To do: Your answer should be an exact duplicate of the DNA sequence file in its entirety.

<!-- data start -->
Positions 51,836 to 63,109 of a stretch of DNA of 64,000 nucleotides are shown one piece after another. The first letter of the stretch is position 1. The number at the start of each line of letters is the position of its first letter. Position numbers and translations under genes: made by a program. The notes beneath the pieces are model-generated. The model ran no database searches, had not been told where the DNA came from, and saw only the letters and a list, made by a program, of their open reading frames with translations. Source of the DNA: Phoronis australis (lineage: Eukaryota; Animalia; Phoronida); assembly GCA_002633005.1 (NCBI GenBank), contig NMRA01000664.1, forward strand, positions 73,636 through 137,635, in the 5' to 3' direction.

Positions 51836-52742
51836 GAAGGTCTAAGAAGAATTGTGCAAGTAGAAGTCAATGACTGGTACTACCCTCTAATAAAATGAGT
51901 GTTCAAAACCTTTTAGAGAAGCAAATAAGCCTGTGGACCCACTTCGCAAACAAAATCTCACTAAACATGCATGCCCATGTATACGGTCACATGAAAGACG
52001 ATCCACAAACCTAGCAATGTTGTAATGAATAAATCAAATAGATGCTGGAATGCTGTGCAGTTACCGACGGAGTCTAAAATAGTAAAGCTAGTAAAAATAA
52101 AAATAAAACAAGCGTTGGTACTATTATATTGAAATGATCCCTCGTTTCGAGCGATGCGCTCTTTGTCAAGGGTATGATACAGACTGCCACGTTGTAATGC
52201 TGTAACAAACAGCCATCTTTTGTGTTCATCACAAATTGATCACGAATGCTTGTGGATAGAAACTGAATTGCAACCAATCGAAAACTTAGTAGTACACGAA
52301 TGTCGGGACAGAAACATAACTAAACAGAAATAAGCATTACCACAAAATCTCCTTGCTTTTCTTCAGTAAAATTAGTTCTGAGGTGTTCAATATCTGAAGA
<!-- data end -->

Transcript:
Positions 51,836 to 63,109 of a stretch of DNA of 64,000 nucleotides are shown one piece after another. The first letter of the stretch is position 1. The number at the start of each line of letters is the position of its first letter. Position numbers and translations under genes: made by a program. The notes beneath the pieces are model-generated. The model ran no database searches, had not been told where the DNA came from, and saw only the letters and a list, made by a program, of their open reading frames with translations. Source of the DNA: Phoronis australis (lineage: Eukaryota; Animalia; Phoronida); assembly GCA_002633005.1 (NCBI GenBank), contig NMRA01000664.1, forward strand, positions 73,636 through 137,635, in the 5' to 3' direction.

Positions 51836-52742
51836 GAAGGTCTAAGAAGAATTGTGCAAGTAGAAGTCAATGACTGGTACTACCCTCTAATAAAATGAGT
51901 GTTCAAAACCTTTTAGAGAAGCAAATAAGCCTGTGGACCCACTTCGCAAACAAAATCTCACTAAACATGCATGCCCATGTATACGGTCACATGAAAGACG
52001 ATCCACAAACCTAGCAATGTTGTAATGAATAAATCAAATAGATGCTGGAATGCTGTGCAGTTACCGACGGAGTCTAAAATAGTAAAGCTAGTAAAAATAA
52101 AAATAAAACAAGCGTTGGTACTATTATATTGAAATGATCCCTCGTTTCGAGCGATGCGCTCTTTGTCAAGGGTATGATACAGACTGCCACGTTGTAATGC
52201 TGTAACAAACAGCCATCTTTTGTGTTCATCACAAATTGATCACGAATGCTTGTGGATAGAAACTGAATTGCAACCAATCGAAAACTTAGTAGTACACGAA
52301 TGTCGGGACAGAAACATAACTAAACAGAAATAAGCATTACCACAAAATCTCCTTGCTTTTCTTCAGTAAAATTAGTTCTGAGGTGTTCAATATCTGAAGA